Acupuncture is increasingly used worldwide. It is becoming more accepted by both patients and healthcare providers. For many years, medicine has benefited from scientific study whilst critics view acupuncture practices as unscientific, unsupported by clinical trials, and sometimes dangerous. Teaching and learning in Acupuncture steeped in Western conventions, such as International Medical University (IMU) Master of Science in Acupuncture programme (MSc Acupuncture) has been avidly supporting the research of acupuncture points for safe needling practices. Today modernised acupuncturists are increasingly often speak of the need to seek scientific investigation to patient safety.
On 20 June 2019, the IMU MSc Acupuncture students together with lecturers attended acupuncture anatomy workshop conducted in a cadaveric dissection session at the Silent Mentor Academy.
“Gone were the days when acupuncture was taught by sifu to their disciples. The acupuncture knowledge we are learning now has been integrated with western medicine knowledge, taught with proper syllabus as stringent as western medical schools. In due time, when both traditional Chinese medicine practitioners and western medicine practitioners complement each other, the patients will gain the most benefit”, Dr Liu CY, a qualified practising anaesthesiologist postulated. “Working in the anaesthetic line, I do a fair share of inserting needles for many procedures. Acupuncture has always intrigued me because an acupuncturist would insert multiple filiform needles directly to a patient’s body. These points are called acupuncture points (acupoints) and are being used in our modern medicine practices. For example, to reduce nausea and vomiting after an operation or to rehabilitate patients after stroke,” he added. “I soon learnt that there are as many as 361 acupoints on our bodies, running through 14 main channels called meridians that transport qi and blood through the whole body. This complex system of meridians and acupoints were described as early as two thousand years ago in ancient Chinese medical texts and is still being used today. One would wonder how the ancient Chinese could discover all these”. “My interests lead me to enrol in MSc Acupuncture programme offered by IMU. To my surprise, in IMU, this ancient medical knowledge was taught with modern syllabus equivalent to western medical courses. We had an anatomist who taught us detailed anatomy structures and layers of acupoints in modern medical terms. We even had cadaveric dissection session to see first-hand the structures and organs near many acupoints. This was important as it emphasised the safety aspects of acupuncture. The dissection session at the Silent Mentor Academy was a memorable experience”.
MSc Acupuncture student, Dr Chan SY spoke, “For acupuncture students, the opportunity of observing real anatomy structure adds value to our knowledge. We have better grasp of critical areas of anatomy structure which will enhance our confidence when performing treatment at dangerous areas and reduce the risk of accidents such as pneumothorax, injury to the brain stem and major blood vessels”.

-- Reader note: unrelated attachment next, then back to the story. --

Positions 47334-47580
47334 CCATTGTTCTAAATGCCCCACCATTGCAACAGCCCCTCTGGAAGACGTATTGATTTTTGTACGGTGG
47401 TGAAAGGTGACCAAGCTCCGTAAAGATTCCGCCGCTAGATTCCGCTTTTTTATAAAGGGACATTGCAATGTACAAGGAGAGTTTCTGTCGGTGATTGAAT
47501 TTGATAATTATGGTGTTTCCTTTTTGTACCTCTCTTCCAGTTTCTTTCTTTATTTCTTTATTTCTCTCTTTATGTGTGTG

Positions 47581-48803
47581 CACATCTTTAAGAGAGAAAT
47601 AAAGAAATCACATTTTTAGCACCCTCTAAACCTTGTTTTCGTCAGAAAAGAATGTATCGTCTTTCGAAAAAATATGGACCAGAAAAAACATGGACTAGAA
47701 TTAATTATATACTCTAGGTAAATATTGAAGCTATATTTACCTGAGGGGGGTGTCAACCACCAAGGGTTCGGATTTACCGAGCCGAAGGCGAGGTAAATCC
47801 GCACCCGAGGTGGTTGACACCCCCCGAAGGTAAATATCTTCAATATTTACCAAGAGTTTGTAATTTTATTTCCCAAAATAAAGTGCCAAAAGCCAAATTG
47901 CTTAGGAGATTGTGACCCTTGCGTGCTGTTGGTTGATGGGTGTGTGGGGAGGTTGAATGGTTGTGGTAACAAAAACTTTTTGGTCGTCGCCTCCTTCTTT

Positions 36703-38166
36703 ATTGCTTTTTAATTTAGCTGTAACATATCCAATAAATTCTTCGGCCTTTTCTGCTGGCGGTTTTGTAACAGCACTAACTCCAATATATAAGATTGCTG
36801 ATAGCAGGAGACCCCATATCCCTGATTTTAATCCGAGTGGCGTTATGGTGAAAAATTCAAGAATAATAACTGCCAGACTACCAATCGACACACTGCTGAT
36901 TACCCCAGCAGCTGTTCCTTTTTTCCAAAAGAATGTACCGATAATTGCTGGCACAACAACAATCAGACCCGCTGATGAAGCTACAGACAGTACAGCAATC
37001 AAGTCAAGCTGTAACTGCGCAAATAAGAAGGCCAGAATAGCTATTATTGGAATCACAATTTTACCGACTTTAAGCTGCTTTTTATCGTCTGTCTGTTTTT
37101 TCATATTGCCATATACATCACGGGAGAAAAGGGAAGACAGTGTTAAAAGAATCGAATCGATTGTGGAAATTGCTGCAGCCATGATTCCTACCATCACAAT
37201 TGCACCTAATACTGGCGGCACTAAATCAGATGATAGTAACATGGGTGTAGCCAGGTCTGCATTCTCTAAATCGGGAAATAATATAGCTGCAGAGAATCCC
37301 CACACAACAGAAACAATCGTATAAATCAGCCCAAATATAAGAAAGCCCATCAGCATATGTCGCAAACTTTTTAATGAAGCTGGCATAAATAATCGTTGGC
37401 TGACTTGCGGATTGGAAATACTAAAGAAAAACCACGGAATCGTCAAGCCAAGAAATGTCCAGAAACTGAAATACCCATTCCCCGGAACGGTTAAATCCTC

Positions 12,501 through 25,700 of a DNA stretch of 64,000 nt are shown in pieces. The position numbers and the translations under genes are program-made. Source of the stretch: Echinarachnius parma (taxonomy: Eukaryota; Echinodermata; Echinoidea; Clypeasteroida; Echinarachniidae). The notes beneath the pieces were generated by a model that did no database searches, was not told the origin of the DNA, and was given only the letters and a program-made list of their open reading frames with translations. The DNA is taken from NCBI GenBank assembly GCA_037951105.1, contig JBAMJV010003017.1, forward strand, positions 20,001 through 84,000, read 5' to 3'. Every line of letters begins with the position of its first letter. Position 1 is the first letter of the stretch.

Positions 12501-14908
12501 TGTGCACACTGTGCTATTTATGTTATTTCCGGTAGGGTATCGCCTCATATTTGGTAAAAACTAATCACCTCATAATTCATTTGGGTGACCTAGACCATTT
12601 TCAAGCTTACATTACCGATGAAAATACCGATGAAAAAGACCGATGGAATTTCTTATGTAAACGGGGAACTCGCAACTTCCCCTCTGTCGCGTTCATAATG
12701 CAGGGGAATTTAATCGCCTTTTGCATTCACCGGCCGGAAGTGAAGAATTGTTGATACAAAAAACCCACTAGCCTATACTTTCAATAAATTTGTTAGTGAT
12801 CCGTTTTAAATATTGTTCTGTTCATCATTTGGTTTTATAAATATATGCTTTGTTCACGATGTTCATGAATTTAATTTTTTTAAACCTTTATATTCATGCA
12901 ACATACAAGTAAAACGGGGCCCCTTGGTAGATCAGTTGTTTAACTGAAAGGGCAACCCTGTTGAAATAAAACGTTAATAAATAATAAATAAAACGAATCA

“We are grateful and thankful to all who made this happen. To the Silent Mentor, we are truly indebted to the opportunity of the dissection session on acupoints, learned to perfect my acupuncture practice that will benefit many people in time to come. Although it was very tiring at the end of the day, suturing up what we have dissected, we are able to complete it with the spirit of teamwork. We are grateful to be given this opportunity to enhance our knowledge. Nothing could have happened if no one takes the first step. I have never been able to do so much dissections during my years as a medical student,” Dr Chan SY added. MSc Acupuncture student Dr Yong WT reflected “Despite the years of studying as a medical doctor of medicine overseas, this is the very first time I have heard of the existence of the Silent Mentor Programme in Malaysia, I never knew that a “Silent Mentor” means preserving a body to be used during teaching. I still remember the night when another classmate and I first come across the word “silent mentor”, both of us were thinking it was an online application or system which was used to guide us on our route of learning”. “We were impressed with the stories and journeys of each silent mentor, these acoustic understandings of their life story means a lot to us, as the medical doctors benefited from their gestures of great contribution to complete our acupuncture anatomy trainings. We must say the learning outcomes of this acupoints anatomy workshop is beyond mere academic learning, we learnt about the act of giving and community care, we truly respect and feel thankful to all silent mentors, and their family members for their selflessness decision to benefit the medical community and create better medical practitioners in near future for the safety of mankind. Kudos to all for making this happen in our modern acupuncture learning.” Founder of Silent Mentor Programme Professor Dr Chin Kin Fah, explained that the key difference between the ‘Silent Mentor’ and conventional cadaveric dissection workshops is that of ‘consent’: the ‘Silent Mentor’ or ‘donors’ have fully consented for their bodies to be used for dissection or training. This mirrors consent taking before any procedure in medical/surgical practice and helps build a foundation of ethical practice among medical students and professionals. The Silent Mentor workshop is a complex interaction between the donors, their families, the staff, medical students, medical professionals and involves a series of steps which includes home visits, initiation ceremonies, gratitude ceremonies and finally a funeral service. Related article: IMU Student’s Experience: Silent Mentor Programme @ University of Malaya